Criminal Offending in the Past Any Form Essay

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Criminal Offending

In the past, any form of criminal activity was associated with low self-esteem that is why criminal activity was minimal. Paying for crime in the past involved ruthless means, including tying a criminal on a stone and throwing them into the river. Comparing the past with the modern world, a great contrast occurs. Criminal offenders in the modern world appear to be of very high self-esteem. The self-esteem arises from prior criminal activities, personal traits and participation in prison. It is so unfortunate because criminals do not fear the law, security officials and subsequently no regard for positive punishment.

Criminologists and psychologists have a task of establishing whether crime is in either way related to the human mind, behavior and psychology. Criminal activity is increasing by day, and the securities do not know what to attribute for especially, when correctional facilities are full of criminals. It is likely that more people are facing problems that make them vulnerable to committing crime. Crime is not justified, children also face trial, and this explains that the law does not condone crime of any kind. Unfortunately, no matter how harsh the law is, people associated with crime, are likely to offend again. Criminals with prior criminal records are also likely to involve in any form of criminal activity. A closer look at criminal offending reveals that, family, environment and early behavior problems influence criminal offending. For children, a vulnerable environment may influence the frequency of juvenile delinquency observed worldwide.

Explanation for Criminal Offending

Individual Offending is a crime committed by a single person. The individual offender is discreet and loves committing crimes alone. This paper has based information on individual offenders because individual level of crime gives insight to a wide explanation of criminal offending. General Strain Theory of Racial Differences in Criminal Offending (GST), explains several factors that go hand in hand with crime. The factors are age, sex, and community. The theory focuses on the macro level and micro control processes by evaluating emotional, and motivational social psychological processes that influence criminal behavior (Inga, Alfgeir & Robert, 2012). The theory argues that Black Americans tend to posses unique strains compared to whites, the strains are not of merit rather they lead Black Americans to experience higher levels of negative emotions (Marie, 2010). In addition, GST theory tries to explain the relation of the strains and Black Americans to crime, by considering the living conditions of Black Americans, and how these strains prompt them commit to crime. These are theoretical insights believed to be of relevance in trying to explain criminal offending.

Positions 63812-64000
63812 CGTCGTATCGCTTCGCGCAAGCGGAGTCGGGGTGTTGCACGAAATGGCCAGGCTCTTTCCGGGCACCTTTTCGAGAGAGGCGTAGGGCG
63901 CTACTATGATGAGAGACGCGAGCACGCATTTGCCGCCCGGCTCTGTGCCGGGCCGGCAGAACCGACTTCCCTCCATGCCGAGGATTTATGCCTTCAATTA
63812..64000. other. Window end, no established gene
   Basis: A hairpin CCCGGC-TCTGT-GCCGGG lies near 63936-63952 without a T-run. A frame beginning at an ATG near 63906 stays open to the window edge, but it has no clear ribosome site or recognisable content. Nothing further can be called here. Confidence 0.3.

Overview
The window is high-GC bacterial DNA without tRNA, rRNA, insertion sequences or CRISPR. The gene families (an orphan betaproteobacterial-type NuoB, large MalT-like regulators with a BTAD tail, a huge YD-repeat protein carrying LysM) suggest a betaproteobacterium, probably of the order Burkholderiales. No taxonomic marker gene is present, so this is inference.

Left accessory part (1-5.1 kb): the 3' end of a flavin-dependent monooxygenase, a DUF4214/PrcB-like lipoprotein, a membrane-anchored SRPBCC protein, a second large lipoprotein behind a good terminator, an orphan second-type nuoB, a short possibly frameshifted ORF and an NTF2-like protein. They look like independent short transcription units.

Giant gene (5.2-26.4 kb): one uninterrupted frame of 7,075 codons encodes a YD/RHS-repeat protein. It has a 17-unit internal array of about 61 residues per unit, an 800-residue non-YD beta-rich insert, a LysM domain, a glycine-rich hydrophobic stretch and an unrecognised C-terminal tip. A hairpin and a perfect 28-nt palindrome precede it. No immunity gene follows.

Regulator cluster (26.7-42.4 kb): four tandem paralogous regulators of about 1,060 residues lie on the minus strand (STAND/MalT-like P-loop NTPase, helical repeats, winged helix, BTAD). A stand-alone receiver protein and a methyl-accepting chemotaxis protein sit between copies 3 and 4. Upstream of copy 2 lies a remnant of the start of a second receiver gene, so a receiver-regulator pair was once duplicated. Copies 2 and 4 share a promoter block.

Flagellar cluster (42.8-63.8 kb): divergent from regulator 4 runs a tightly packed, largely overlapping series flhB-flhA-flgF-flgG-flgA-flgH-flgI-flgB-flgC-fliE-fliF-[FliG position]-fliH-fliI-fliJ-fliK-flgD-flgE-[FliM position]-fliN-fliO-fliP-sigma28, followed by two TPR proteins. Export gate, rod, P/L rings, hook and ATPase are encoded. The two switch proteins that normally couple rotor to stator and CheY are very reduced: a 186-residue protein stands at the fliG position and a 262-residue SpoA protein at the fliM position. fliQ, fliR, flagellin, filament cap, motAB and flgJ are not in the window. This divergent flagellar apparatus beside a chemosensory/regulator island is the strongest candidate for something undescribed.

GST theory analyses poverty and mental health, discrimination, educational attainment, family structure, and interpersonal victimization to explain racial differences in offending (Broidy, 2001). These factors consider social capital and social control process at the individual level because individual level of criminal offending, widely elaborates the race crime relationship. This theory focuses on three things. First, it is limited to Black Americans and whites not any other race. Secondly, it looks at past race and crime relationship and how GST complements these aspects (Broidy, 2001). Thirdly, it looks at the argument on Black Americans possessing unique types of strains conducive to crime, and that Black Americans are likely to cope with the strains through crime. The theory has discussed these focuses to explain general crime, violent crime, and antisocial behavior (Inga, Alfgeir & Robert, 2012).

The GST theory has offered brief discussion to every form of crime that may arise from the strain. The discussion reveals that Black Americans are likely to engage in crime because of poverty, residential mobility, and single parenthood among others. Moon, Hays & Blurton (2009), asserts that crime might arise from various strains: the strains may arise due to failure to achieve positively valued outcomes, removal of positively valued outcomes and imposition of negative stimuli (Leana & Nicole, 2010). It is also evident that the strains may result to negative emotions that trigger criminal activity.

GST explains serious crime among Black Americans when strains conducive to crime are perceived unjust for example discrimination. Most Black Americans are likely to be poor and unemployed. Research indicates that unemployment and severe poverty lead to crime (Kaufmann, 2008). Poverty is likely to lead Black Americans to strike at others or engage in robbery, which is a crime with the highest Black American offenders.